Escherichia Coli (E. Coli)
Escherichia Coli (commonly known as E. Coli) is a bacteria that can be found in the lower intestine and aids in digestion. However, some strains are known to cause harmful effects, such as diarrhea, kidney damage, vomiting, or death.
The disease-causing strain, E. coliO157:H7, contaminates food via manure, improperly cooked foods, contaminated water, poor hygiene (unclean hands), processing, or handling of foods. The slaughter process of animals (cattle, deer, sheep, pigs, turkeys, chickens, etc.) is one of the most common ways E. Coli may enter meats. E. Coli may also be transmitted person-to-person via improperly washed hands. Consumption of contaminated meats and produce will likely transmit the viral strain. Contaminated or improperly chlorinated water will also transmit E. Coli as well as drinking from the ocean, lakes, rivers, and streams.
- Symptoms include: Bloody diarrhea, stomach cramps, nausea, vomiting, bruising, fever, pale skin, passing small amounts of urine, and kidney failure (severe cases).
- Precautions: Buy fresh fruits and vegetables; do not purchase (or consume) produce that does not look fresh, is bruised, is rotted, or smells foul. Keep meats and produce separated at home. Clean fruits and vegetables. Properly wash hands. Cook (or order) meats well-done and do not eat under-cooked or raw meats. Drink purified water.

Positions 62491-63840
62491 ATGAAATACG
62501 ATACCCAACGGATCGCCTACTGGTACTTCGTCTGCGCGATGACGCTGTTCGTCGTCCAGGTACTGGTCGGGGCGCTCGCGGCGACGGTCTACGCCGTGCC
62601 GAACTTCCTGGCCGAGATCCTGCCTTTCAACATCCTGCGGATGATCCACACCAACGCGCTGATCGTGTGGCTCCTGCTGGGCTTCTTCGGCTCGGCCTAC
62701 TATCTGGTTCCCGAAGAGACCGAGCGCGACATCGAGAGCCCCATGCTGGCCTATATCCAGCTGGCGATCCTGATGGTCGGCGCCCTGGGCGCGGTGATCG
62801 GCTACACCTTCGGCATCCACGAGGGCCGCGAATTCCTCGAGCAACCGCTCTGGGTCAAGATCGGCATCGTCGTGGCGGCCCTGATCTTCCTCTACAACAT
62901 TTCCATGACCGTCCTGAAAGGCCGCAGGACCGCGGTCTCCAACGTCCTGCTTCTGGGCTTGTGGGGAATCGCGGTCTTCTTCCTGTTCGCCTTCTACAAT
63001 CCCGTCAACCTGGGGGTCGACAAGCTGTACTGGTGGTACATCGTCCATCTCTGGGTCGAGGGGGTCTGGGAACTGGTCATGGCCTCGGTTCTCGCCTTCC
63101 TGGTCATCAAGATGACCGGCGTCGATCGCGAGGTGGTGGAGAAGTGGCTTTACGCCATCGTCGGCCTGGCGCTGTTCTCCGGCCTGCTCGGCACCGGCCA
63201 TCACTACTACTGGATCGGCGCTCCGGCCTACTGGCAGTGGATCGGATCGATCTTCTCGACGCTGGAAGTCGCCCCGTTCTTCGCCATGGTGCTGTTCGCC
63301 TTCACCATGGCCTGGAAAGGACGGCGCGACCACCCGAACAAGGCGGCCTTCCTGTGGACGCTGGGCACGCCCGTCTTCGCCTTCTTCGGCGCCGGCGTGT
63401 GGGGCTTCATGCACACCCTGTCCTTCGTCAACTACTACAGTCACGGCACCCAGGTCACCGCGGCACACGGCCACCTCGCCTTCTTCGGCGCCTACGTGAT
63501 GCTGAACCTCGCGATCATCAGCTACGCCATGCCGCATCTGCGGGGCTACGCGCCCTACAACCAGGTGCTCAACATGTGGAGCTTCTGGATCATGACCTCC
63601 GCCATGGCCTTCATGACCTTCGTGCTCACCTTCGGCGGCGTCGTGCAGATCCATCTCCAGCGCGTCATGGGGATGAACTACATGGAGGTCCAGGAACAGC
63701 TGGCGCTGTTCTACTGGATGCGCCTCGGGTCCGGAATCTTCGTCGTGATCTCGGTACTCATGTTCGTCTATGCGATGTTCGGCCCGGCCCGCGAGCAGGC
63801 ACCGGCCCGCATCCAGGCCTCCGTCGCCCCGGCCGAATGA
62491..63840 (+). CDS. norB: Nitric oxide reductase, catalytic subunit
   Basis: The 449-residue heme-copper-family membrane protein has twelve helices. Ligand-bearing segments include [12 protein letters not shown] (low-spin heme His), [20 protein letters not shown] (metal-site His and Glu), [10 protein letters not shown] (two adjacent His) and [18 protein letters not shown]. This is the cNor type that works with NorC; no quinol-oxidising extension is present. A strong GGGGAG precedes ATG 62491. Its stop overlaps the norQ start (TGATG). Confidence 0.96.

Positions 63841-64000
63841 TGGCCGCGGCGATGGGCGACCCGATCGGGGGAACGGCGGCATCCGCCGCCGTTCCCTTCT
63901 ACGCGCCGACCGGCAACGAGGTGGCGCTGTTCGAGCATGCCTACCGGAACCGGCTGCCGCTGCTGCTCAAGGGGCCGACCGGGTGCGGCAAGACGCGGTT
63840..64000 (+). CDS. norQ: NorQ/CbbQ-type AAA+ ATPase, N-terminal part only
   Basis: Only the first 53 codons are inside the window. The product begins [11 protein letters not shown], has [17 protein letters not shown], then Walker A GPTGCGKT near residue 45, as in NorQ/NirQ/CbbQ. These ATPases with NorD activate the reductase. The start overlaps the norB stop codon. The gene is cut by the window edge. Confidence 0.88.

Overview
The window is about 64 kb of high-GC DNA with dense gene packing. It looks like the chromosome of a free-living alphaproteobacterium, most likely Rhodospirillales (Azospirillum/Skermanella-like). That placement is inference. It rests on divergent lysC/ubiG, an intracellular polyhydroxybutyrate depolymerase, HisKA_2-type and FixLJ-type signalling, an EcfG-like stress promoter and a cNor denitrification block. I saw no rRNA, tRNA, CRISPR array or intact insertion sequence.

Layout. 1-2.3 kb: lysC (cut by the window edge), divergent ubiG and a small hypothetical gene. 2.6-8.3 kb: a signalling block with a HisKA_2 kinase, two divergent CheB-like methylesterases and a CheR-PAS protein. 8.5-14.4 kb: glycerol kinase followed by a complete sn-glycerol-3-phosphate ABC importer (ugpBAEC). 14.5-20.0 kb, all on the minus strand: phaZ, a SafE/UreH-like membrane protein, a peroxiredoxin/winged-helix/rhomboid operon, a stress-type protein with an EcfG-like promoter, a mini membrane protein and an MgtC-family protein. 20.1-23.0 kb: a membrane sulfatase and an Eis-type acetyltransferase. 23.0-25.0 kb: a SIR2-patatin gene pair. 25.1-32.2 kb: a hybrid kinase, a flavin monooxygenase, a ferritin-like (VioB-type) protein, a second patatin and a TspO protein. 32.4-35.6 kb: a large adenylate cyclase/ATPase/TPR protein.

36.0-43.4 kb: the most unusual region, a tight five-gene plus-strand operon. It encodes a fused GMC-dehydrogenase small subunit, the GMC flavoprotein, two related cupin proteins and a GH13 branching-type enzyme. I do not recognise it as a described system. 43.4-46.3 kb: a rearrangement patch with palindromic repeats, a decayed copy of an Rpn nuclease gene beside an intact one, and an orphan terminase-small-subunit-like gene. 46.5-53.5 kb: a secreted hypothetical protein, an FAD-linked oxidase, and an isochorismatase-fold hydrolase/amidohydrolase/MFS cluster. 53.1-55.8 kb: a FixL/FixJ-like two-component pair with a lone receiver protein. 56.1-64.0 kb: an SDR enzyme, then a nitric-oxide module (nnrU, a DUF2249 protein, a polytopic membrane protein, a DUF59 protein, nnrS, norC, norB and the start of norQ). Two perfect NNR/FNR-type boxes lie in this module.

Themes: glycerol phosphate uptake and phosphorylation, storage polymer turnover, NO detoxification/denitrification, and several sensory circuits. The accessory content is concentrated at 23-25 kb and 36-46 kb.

Generally, the infection is known to go away on its own, provided the patient stays hydrated. If the strain worsens, blood transfusions or dialysis may be needed.
Most patients infected with E. Coli are cured within a few days after diagnosis, provided they stay properly hydrated. In worst case scenarios, patients have developed anemia or kidney failure. This is not common.